Indonesia Church History
|Indonesia Wiki Topics|
|Local Research Resources|
All the great religions have come to Indonesia over the centuries and Indonesians have absorbed each one. Religion holds such importance in Indonesian life that national law requires that religion be taught in all schools from the elementary through the first two years of university. Each religious community develops its own curriculum for use in the schools, and each student must study and pass an examination on the religion of his family.
Animism, the belief that every object has a hidden power, influences everything Indonesians do and think, no matter what their professed religion. All over Indonesia people are strongly influenced by the spirits of ancestors, rice, trees, rocks rivers, mists, the sun, rain, and other natural phenomena.
In Indonesis the sea unites and the land divides; coastal Muslims have much more in common with each other than with their more animistic fellow believers inland. Many of Indonesia's highland, jungle, or swamp-dwelling people have been cut off from the coastal peoples for centuries and retain their own beliefs. Other animist groups, such as the Badui of Western Java and the Toraja of Sulawesi, retired to the interiors long ago rather than adopt the incoming Muslim faith.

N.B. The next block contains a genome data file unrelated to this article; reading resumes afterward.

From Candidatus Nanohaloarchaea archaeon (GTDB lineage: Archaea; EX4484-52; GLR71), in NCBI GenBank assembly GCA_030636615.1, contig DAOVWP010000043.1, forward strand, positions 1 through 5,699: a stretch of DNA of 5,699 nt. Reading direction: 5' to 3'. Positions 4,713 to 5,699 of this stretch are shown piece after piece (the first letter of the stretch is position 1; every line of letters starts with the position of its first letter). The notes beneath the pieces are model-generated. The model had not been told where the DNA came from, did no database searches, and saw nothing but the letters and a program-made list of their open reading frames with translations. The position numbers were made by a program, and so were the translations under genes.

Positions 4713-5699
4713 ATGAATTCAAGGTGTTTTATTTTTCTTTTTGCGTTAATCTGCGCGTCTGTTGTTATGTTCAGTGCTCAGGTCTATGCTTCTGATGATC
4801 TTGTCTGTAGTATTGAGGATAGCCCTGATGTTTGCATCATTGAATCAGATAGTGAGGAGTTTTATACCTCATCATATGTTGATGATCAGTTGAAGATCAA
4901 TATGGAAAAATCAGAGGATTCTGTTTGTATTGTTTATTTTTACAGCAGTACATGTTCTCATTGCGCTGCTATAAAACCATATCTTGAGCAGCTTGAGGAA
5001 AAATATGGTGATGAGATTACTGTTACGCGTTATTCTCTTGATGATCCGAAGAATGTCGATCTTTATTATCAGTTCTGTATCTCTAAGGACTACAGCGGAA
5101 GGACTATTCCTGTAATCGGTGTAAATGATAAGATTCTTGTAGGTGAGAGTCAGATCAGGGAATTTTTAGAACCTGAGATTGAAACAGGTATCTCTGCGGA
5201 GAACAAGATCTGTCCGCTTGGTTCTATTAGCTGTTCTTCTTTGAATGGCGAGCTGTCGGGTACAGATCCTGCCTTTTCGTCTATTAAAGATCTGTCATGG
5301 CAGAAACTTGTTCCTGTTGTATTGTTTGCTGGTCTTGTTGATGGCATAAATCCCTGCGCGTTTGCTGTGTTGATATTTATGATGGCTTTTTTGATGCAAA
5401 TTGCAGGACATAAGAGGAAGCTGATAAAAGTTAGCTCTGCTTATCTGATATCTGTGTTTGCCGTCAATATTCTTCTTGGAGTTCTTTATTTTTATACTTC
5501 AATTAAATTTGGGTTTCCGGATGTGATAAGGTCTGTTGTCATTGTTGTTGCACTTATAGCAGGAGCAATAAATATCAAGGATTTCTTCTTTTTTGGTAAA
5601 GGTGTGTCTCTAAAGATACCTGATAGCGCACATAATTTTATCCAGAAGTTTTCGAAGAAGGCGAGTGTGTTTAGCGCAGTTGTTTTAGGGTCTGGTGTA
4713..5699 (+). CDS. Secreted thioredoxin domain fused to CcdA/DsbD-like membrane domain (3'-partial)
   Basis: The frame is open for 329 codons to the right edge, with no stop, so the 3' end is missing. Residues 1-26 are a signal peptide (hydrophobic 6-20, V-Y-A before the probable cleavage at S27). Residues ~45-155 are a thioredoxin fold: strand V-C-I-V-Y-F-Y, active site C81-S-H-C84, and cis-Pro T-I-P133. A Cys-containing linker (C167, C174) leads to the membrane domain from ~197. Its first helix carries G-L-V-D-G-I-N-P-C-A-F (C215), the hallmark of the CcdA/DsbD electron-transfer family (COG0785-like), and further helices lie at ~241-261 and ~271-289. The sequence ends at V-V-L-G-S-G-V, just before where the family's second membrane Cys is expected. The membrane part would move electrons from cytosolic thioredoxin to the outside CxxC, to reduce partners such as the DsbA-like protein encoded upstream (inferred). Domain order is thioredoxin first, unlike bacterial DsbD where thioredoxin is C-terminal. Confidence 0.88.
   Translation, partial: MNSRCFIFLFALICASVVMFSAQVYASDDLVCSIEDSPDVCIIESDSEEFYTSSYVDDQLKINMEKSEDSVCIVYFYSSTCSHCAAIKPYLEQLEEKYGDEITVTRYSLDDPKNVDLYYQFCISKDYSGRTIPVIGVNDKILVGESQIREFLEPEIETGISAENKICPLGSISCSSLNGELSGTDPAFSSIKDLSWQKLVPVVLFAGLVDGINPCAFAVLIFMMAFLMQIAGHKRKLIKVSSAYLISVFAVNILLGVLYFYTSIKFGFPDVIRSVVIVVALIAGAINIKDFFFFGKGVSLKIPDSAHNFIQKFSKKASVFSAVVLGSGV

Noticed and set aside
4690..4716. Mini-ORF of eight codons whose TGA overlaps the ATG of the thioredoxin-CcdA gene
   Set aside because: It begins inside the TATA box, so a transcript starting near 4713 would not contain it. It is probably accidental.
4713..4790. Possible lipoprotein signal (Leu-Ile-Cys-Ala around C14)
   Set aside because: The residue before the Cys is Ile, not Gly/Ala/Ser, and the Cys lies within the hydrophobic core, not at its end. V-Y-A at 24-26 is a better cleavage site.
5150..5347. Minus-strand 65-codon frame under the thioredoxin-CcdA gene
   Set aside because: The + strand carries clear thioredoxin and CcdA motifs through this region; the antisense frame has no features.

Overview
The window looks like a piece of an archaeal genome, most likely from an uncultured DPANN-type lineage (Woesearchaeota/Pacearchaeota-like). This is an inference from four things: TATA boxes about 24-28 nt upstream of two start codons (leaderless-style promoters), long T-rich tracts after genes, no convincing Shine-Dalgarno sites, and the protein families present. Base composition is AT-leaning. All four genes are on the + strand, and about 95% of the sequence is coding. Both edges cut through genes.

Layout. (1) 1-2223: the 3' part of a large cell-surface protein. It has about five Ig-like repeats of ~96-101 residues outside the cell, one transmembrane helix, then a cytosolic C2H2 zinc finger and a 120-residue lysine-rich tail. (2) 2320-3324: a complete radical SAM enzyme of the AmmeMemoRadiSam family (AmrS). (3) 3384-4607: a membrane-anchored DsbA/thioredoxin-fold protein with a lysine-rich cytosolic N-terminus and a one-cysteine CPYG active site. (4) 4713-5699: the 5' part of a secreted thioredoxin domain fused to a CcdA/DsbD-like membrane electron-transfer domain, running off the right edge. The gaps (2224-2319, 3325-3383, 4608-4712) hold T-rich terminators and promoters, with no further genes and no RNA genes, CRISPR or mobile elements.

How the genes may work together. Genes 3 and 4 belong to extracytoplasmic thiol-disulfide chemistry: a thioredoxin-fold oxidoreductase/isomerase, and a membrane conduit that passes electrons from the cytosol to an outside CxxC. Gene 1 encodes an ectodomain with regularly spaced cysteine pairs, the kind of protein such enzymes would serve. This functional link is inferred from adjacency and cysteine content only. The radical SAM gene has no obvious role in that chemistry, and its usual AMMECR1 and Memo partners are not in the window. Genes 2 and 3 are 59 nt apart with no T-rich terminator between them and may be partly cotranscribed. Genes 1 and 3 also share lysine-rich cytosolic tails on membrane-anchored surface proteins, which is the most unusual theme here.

Islam reached Indonesia more than 600 years after its birth in the Middle East and at first, spreading Islam was difficult because Hinduism was so firmly entrenched. The areas in Indonesia today that practice the most orthodox forms of Islam (Ternate, the north coast of Java, Banten in Western Java, Aceh Province, and the Minangkabau region of Sumatra) are still located far from the regions where the ancient Hindu-Javanese civilizations were most developed.
Today, all aspects of Indonesian life reflect Muslim traditions. Nearly every town on Java has a santri (orthodox) quarter, usually near both the main mosque and the central market. Roughly one-half of all Javanese are santri Muslims
Despite Protestant and Catholic missionary proselytizing for centuries, there are only abt 12.5 million Christians in various pockets throughout Indonesia.
The Chinese of Indonesia are either Christian, Taoist, Confucianist, or Buddhist. Most Indonesian Buddhists live on Java. About 3 million people of Bali are Hindu.
See the "History" article of this outline for further background on church history.
A number of different religions are practiced in Indonesia and their collective influence on the country's political, economical and cultural life is significant. As of 1998, approximately 88% of Indonesia's 222 million people are Muslims, 5% are Protestant, 3% are Catholic, 2% are Hindu, 1% are Buddhist, and 1% follow other religions.
The Indonesian Constitution states "every person shall be free to choose and to practice the religion of his/her choice" and "guarantees all persons the freedom of worship, each according to his/her own religion or belief." The government, however, officially only recognizes six religions, namely Islam, Protestantism, Catholicism, Hinduism, Buddhism, and Confucianism.